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Ofgem/BMG Engagement: Part II Brokers

ofgem straplineIn August 2014 Ofgem appointed BMG to conduct research on ‘Micro and Small Business Engagement in Energy Markets’.

Its conclusions have now been published

Although the sample was relatively small at 1,502 and was not randomised but focussed on those who “were most likely to be affected by reforms resulting from Ofgem’s Retail Market Review”, the insight provided is still valuable in understanding the psyche, trust and understanding of businesses engaging in the energy market.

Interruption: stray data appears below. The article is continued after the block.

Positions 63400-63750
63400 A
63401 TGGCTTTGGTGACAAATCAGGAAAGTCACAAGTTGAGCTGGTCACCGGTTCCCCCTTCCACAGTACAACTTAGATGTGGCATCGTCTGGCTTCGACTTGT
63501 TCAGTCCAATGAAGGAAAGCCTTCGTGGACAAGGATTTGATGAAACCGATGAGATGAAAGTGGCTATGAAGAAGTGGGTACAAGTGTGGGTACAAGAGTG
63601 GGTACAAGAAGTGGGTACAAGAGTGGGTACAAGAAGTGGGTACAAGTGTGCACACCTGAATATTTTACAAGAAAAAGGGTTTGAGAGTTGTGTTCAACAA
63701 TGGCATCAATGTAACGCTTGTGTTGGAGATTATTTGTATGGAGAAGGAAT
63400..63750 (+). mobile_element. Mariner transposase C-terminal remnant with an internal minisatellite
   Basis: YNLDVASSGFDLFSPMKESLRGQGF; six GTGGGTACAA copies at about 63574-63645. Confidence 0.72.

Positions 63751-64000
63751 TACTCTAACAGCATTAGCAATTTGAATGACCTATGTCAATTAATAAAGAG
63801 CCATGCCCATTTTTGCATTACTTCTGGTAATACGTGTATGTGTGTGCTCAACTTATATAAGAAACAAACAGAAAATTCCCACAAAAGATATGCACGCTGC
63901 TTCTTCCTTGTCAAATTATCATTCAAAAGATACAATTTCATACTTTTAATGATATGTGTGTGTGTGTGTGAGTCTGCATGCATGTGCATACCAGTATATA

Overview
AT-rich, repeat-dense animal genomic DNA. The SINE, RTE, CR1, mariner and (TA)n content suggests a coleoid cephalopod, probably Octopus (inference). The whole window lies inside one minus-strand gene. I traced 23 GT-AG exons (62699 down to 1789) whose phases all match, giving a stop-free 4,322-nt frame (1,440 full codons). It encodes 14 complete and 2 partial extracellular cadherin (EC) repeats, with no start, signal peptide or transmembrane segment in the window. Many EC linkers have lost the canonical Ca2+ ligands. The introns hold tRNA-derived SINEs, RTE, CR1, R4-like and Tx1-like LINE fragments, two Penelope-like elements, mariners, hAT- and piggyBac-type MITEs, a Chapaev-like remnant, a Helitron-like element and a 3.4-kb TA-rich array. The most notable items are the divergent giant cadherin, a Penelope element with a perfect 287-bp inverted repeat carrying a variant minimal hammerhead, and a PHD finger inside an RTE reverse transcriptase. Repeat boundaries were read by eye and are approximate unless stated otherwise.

In this second review of the survey’s findings we focus on Brokers (TPIs – Third Party Intermediaries)

Business Juice comment: Ofgem’s focus on Brokers is interesting. There is a clear demarcation between the actual experience of, and the perception of brokers in the market. With satisfaction rates at 81% for amongst broker clients the perception from businesses not engaged with a broker could be see as an anomaly however it is clear that this negative perception is largely driven by the cold calling activities of some brokers.

Why brokers are used?

  • 82% of businesses used brokers in order to compare suppliers/tariffs
  • 76% of businesses used brokers to arranging new energy contracts